MORE than 50 applications have been received for funding to protect places of worship against hate crimes in the wake of the Westminster terror attack, the government revealed yesterday.
Fifty-five applications have been made since the security funding scheme reopened on April 3, according to figures revealed by Home Office Minister Sarah Newton.
The scheme closed on May 29, but Ms Newton said late applications were allowed following more recent attacks.
Eligible organisations can now apply for help to provide a range of security measures, such as CCTV and protective fencing.
Sites eligible for the scheme include mosques, synagogues, churches, Hindu temples, Sikh gurdwaras and associated faith community centres.
Ms Newton said: “An independent advisory panel consisting of faith representatives, police and security advisers will meet on July 3 to consider the bids and recommend to the Home Office which bids to take forward.”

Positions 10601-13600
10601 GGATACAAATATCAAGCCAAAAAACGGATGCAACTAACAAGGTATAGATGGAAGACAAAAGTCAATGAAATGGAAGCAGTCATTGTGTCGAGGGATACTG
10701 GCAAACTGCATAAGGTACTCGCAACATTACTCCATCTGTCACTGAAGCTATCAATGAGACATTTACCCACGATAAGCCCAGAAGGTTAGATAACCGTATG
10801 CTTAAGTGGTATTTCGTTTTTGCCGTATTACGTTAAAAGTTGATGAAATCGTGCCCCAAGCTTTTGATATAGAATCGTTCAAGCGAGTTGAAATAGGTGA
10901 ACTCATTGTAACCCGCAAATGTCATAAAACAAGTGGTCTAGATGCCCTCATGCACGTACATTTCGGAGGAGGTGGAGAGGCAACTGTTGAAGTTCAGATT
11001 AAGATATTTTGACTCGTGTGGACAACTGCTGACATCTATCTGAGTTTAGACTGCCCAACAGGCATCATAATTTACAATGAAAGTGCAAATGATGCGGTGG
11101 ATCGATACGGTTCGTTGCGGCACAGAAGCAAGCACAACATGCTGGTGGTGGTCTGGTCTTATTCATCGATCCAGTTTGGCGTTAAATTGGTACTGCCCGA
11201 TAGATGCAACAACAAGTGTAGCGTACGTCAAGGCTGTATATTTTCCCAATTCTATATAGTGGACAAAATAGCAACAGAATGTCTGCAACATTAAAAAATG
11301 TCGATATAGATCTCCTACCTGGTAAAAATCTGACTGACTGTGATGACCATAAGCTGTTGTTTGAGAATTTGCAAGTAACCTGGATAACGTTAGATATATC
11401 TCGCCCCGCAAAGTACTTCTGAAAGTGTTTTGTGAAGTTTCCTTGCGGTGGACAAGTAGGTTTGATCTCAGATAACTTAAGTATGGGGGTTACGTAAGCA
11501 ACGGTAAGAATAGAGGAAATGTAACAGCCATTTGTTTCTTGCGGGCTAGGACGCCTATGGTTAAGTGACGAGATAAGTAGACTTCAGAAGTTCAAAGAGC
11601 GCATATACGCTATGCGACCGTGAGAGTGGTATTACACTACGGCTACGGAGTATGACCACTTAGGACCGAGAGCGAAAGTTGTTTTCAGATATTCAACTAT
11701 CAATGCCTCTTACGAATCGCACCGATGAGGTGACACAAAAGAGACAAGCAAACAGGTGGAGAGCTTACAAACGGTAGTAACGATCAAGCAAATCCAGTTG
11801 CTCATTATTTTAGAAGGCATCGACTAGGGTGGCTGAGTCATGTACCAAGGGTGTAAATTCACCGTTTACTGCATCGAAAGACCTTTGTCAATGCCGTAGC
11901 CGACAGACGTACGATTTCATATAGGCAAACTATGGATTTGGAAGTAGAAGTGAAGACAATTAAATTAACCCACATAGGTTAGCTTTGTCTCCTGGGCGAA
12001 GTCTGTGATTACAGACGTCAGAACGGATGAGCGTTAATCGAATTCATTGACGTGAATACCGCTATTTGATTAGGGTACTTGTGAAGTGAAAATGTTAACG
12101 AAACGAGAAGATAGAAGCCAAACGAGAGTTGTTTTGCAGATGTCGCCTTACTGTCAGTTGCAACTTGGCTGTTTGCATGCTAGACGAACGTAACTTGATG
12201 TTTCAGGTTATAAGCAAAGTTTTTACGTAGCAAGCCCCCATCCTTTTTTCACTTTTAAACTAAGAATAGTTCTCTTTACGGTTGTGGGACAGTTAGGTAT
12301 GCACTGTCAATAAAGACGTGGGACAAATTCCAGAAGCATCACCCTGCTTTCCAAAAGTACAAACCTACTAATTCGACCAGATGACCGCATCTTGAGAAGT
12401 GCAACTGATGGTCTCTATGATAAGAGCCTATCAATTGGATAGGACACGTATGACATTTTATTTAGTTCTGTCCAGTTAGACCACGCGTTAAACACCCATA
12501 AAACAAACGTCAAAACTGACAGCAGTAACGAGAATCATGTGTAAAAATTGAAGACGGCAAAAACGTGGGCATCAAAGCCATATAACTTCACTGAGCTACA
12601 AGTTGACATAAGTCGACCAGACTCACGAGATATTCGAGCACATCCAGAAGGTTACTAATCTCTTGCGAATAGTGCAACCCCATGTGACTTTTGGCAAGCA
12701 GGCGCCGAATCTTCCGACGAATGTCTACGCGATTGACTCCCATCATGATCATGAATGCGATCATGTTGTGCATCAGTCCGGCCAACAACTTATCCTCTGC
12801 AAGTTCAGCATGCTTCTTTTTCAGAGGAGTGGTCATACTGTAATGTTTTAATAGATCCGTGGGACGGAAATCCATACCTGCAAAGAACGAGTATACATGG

She also confirmed that an additional £1 million would be made available for the protection of places of worship.
Funding for 59 places of worship were approved in last year’s scheme, which was open between July and October.
Around £400,000 was awarded to 45 churches, 12 mosques, one Hindu temple and one gurdwara.
The scheme was extended after recent terror attacks at Westminster Bridge, London Bridge and Finsbury Park Mosque in the capital and at the Manchester Arena, where 22 people were killed when a bomb was detonated at an Ariana Grande concert.